The Ordination of Women in the Catholic Church,
Unmasking a Cuckoo's Egg Tradition.
By John Wijngaards
Published by Darton Longman and Todd, London 2001.
© John Wijngaards. Republished on our website with the necessary permissions
Unmasking the intruder
When we ask ourselves: What went wrong? How did the ban on women’s ordination manage to inveigle itself into Church practice?, we discover a multiplicity of factors. The pro-feminine attitude of Gnostic sects in early centuries worked against women. The taboo on menstruation raised practical obstacles: it put an end to women deacons in the Byzantine Church. The readoption of Aristotelean philosophy in the Middle Ages did not help, as we have seen in Thomas Aquinas. Male supremacy in the macho cultures of Europe added layers of prejudice. But we must single out Roman culture and Roman law as the main culprits. When the official Church began to adopt the laws and institutions of Roman culture, the fate of women’s ministries was sealed. Anchored within a packet of useful organisational material lay the tumour of pagan, anti-feminine bias. Even good things come at a cost.
Even after two thousand years we cannot help but admire the Romans. They established an empire that stretched all the way from Egypt to Britain. It is worthwhile to reflect on their achievements and to appreciate the quality of their skills, so that we can understand why the Church benefited so much from incorporating the Roman system into its Church administration. For Romans were first and foremost administrators.
Unlike the Greeks who excelled in literature, art and philosophy, the Romans were supremely practical. They knew that political power rested on the strength of the army. Consequently, they expended a lot of ingenuity and engineering skill in shaping their armies into unsurpassed military organisations. Each army was made up of legions, each of which was divided into cohorts and led by officers with precise functions. Soldiers were provided with standard weapons, such as breast armour, a helmet, a sword, a javelin, a shield, and superb sandals. These were mass-produced and of the same quality anywhere in the world. Soldiers were drilled in fighting techniques, but also in all the engineering skills they would require on their military expeditions.
Wherever a legion stopped, it would build a fortified camp, which might soon grow out into a real fortress, a castra. This again was standardised. The castra was always square, with walls and moats of precise specification, and the gate and towers in exactly the same locations. The area inside was laid out according to a predetermined plan: barracks for the soldiers, store rooms for rations, latrines, officers’ quarters, war shrines, all in their fixed locations. There were blueprints for every part of the construction project. Timber would be prefabricated somewhere else, then assembled to either make a barracks, a gatehouse or a defensive tower as required.
Arrived at the place of battle, Roman soldiers would quickly build the equipment they needed: an onega for lobbying stones or a ballista, a large cross bow on a stand. They would construct siege towers that rolled on large wheels and that were protected by shields from enemy fire. Such war engines were not carried along. They were put together on the spot in record time according to the accepted design. When Julius Caesar’s armies arrived at the Rhine in 55 BC after exhausting marches from Gaul, his soldiers built a 500-meter-long wooden bridge over the river in just 10 days. In places the Rhine is eight metres deep! The Romans could only achieve such a feat because they knew their skills and worked according to predetermined plans.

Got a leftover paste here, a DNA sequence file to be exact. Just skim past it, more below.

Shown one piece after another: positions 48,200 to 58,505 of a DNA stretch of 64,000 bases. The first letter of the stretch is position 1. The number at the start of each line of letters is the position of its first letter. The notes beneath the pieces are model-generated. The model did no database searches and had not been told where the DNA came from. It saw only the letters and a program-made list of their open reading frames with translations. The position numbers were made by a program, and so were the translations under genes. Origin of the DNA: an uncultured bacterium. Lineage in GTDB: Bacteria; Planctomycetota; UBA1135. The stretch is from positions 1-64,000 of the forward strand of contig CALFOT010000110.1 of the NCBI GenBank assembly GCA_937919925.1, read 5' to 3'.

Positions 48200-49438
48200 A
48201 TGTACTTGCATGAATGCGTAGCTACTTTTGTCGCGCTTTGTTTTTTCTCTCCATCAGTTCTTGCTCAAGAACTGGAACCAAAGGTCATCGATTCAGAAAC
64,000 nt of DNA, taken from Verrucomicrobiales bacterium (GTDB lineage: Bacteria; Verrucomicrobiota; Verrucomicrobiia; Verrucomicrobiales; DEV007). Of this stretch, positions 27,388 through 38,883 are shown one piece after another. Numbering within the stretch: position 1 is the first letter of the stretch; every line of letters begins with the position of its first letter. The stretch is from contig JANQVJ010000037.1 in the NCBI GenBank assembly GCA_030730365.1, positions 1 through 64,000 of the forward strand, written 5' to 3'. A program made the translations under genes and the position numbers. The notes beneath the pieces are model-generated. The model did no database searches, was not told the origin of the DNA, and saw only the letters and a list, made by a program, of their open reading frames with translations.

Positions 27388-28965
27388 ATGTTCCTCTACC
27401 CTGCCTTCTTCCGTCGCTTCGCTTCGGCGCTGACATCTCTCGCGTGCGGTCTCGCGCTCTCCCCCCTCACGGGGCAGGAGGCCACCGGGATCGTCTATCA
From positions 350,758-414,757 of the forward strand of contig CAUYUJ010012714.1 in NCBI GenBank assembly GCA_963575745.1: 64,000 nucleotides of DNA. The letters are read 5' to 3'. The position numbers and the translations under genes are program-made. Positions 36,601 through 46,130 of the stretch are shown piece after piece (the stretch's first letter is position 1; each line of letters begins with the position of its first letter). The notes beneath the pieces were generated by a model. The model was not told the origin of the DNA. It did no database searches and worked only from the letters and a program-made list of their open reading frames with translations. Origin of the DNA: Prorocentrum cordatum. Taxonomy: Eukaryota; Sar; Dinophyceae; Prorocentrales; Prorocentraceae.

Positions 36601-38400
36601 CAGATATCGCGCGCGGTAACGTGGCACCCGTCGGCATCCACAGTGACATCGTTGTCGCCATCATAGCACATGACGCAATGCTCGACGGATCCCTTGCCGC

When the Romans occupied a country, the first thing they did was build all-weather roads. They had learnt that having paved roads allowed them to maintain fewer legions in key locations who could then, in a short time, reach any area of conflict. These roads were really well made. Surveyors laid out the straightest route between two centres. The army, with local people pressed into service, would then hack free a path over hills and through forests, lay a foundation of heavy stones, impose a layer of fine sand, then cobbles, then finally flat paving stones, thus ensuring that it would survive even heavy rains. In first century Britain, the Romans laid a road network of 10,000 miles. Many of the major roads in England today still rest on the foundations laid by the Romans.
The Romans were equally thorough in introducing many of their other engineering marvels. Wherever they governed, they build villas for their officials and for veterans of the army who were often rewarded by grants of land. These villas enjoyed warm-air heating through ducts laid under the floor. They had bathhouses with hot, tepid and cold-water baths. They often enjoyed the convenience of flowing water that was brought from miles far over ingenious aqueducts. Here again mass production and common design prevailed. Bathroom tiles were the same whether used in Gaul, North Africa, Syria or Rome itself. The amphorae that held wine or fish-sauce found in Palestine, Sicily or Britain are identical.
The Romans applied this tight-knit system of uniform design and centralised control also to political rule. Roman officials governed within clearly circumscribed roles. Roman coins, weights, and taxes replaced local customs. In addition, although the Romans tolerated local religion and native superstitions, they saw to it that their law prevailed.